Reading Aloud

Some of the best advice is truly simple.

Read your work aloud.

This is classic, and a great technique for hearing the rhythm and flow of your sentences. It can also help you pick up repeated words or identify places where you’ve missed a word or a typo has crept through.

But there’s only one problem with this method – since you, the author, are reading the work, you may sometimes read what you intended, as opposed to what you wrote.

And so typos may slip through, missing letters or words too.

The easiest way around this is to have someone else read the work aloud – and the more unfamiliar the voice, the better. Some authors use their Kindle for this, others a variety of apps and Adobe Acrobat also has this feature for PDFs.

Obviously the voice that reads your MS will not sound truly human, but it will read exactly what has been written, allowing you to catch errors you might usually miss.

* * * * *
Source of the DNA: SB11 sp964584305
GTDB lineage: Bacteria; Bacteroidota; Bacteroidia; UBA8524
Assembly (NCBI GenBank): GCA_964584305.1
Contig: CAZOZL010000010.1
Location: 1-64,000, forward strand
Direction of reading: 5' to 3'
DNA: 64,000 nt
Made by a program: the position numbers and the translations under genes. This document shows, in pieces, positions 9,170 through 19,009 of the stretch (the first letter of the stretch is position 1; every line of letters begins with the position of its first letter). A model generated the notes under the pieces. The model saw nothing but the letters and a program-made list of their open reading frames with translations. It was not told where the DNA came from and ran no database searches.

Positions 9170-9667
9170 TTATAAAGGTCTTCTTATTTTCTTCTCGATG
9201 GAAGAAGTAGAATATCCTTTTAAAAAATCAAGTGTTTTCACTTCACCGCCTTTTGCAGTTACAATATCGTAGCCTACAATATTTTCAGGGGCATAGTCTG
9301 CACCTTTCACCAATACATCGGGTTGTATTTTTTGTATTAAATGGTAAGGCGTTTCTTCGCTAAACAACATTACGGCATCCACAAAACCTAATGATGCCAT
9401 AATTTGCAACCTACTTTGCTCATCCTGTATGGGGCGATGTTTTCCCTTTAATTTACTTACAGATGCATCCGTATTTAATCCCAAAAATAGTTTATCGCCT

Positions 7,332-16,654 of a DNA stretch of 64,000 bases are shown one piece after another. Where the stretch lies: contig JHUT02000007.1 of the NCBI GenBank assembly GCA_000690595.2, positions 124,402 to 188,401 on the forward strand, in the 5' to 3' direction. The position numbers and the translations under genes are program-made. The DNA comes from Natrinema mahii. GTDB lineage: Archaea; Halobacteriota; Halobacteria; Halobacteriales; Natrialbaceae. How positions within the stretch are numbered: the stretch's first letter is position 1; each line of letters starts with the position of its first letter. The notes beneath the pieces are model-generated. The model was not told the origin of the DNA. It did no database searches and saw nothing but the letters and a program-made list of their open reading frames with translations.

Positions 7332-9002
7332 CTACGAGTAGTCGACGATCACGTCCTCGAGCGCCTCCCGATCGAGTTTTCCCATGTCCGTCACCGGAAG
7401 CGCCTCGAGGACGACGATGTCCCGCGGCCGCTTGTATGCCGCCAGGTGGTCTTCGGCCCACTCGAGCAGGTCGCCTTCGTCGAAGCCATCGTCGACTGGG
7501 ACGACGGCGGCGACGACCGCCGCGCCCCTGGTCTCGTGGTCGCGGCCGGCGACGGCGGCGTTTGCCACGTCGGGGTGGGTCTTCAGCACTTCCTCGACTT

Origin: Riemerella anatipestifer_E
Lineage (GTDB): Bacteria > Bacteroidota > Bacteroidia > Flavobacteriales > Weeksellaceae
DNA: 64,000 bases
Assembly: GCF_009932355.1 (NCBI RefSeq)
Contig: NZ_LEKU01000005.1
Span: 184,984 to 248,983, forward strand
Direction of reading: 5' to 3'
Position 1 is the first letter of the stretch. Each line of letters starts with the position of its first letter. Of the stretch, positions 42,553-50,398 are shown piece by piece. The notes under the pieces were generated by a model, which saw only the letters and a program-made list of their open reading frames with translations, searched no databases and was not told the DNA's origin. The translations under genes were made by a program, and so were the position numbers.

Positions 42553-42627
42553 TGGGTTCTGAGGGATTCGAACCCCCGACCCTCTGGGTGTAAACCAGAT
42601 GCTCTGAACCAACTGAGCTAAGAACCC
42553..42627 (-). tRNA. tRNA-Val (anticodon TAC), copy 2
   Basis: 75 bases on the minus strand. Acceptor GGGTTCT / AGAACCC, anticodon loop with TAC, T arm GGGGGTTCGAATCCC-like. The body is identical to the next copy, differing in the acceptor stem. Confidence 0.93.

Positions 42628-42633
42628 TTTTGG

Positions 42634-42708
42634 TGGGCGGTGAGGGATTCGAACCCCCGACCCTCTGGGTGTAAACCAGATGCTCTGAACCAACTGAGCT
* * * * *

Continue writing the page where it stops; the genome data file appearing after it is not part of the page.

Body Language ‘Cheat Sheet’

Writers Write have put together some advice and a great table of body language/physical cues you can use to reveal emotion.

For instance, if you were attempting to show awe you might consider showing your character:

slack-jawed, unable to move, stare etc

Of course, try not to overuse such cues, otherwise your characters will start looking like flailing cartoons.

Most importantly, context will do most of the work. For example, a shrug might suggest: confusion, disinterest or disregard, the same way a frown might show a variety of emotions.

What will really sell a scene to the reader is the whole picture.